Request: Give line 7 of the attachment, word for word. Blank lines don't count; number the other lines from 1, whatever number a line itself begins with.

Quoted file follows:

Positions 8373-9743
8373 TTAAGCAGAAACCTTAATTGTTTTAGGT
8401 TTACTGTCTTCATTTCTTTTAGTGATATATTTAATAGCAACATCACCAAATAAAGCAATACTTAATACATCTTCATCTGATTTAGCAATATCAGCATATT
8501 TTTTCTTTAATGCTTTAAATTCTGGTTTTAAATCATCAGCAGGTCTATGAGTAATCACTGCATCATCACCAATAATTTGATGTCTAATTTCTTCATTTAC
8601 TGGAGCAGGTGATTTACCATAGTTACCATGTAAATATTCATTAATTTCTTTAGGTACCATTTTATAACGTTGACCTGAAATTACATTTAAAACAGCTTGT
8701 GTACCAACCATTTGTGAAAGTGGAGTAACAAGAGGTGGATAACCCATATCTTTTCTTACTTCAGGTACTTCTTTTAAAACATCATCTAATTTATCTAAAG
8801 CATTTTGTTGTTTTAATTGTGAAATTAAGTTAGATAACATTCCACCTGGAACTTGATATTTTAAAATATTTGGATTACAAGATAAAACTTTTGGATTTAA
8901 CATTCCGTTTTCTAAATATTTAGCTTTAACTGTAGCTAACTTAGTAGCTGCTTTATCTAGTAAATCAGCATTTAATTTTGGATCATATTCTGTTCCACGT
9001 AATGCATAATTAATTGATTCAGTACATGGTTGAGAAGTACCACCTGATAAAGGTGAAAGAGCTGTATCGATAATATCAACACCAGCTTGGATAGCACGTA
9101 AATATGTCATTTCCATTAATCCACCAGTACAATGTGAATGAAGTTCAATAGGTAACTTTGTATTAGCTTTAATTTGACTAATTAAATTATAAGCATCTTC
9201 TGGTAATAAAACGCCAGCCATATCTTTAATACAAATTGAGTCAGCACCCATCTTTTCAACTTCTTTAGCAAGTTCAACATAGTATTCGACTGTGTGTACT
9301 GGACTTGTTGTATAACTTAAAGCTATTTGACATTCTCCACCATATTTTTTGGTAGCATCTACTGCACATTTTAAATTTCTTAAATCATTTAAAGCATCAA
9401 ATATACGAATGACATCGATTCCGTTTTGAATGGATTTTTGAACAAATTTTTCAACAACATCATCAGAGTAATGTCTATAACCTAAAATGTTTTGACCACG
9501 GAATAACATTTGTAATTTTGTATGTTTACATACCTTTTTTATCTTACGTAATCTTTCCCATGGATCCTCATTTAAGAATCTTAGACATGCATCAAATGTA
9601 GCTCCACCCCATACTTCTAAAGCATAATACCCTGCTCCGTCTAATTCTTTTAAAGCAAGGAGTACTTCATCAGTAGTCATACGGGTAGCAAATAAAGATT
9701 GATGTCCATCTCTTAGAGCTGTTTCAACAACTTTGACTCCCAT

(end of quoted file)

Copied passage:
8801 CATTTTGTTGTTTTAATTGTGAAATTAAGTTAGATAACATTCCACCTGGAACTTGATATTTTAAAATATTTGGATTACAAGATAAAACTTTTGGATTTAA